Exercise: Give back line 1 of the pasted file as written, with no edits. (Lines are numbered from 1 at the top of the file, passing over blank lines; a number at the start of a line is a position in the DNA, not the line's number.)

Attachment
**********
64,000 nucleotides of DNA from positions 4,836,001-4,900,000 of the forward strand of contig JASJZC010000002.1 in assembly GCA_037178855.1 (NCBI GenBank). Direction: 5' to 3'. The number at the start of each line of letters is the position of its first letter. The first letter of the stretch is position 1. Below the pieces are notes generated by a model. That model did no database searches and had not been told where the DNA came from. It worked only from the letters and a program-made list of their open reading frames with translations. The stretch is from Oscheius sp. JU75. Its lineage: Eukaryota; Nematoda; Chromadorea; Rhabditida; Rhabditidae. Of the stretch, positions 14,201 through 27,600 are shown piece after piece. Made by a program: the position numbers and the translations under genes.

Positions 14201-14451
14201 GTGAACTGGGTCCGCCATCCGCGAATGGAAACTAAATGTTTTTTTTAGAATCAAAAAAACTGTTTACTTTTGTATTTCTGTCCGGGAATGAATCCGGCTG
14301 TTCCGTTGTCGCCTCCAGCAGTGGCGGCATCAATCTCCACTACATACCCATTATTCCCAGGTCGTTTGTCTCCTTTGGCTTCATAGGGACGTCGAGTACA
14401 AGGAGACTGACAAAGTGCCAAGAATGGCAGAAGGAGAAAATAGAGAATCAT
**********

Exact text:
64,000 nucleotides of DNA from positions 4,836,001-4,900,000 of the forward strand of contig JASJZC010000002.1 in assembly GCA_037178855.1 (NCBI GenBank). Direction: 5' to 3'. The number at the start of each line of letters is the position of its first letter. The first letter of the stretch is position 1. Below the pieces are notes generated by a model. That model did no database searches and had not been told where the DNA came from. It worked only from the letters and a program-made list of their open reading frames with translations. The stretch is from Oscheius sp. JU75. Its lineage: Eukaryota; Nematoda; Chromadorea; Rhabditida; Rhabditidae. Of the stretch, positions 14,201 through 27,600 are shown piece after piece. Made by a program: the position numbers and the translations under genes.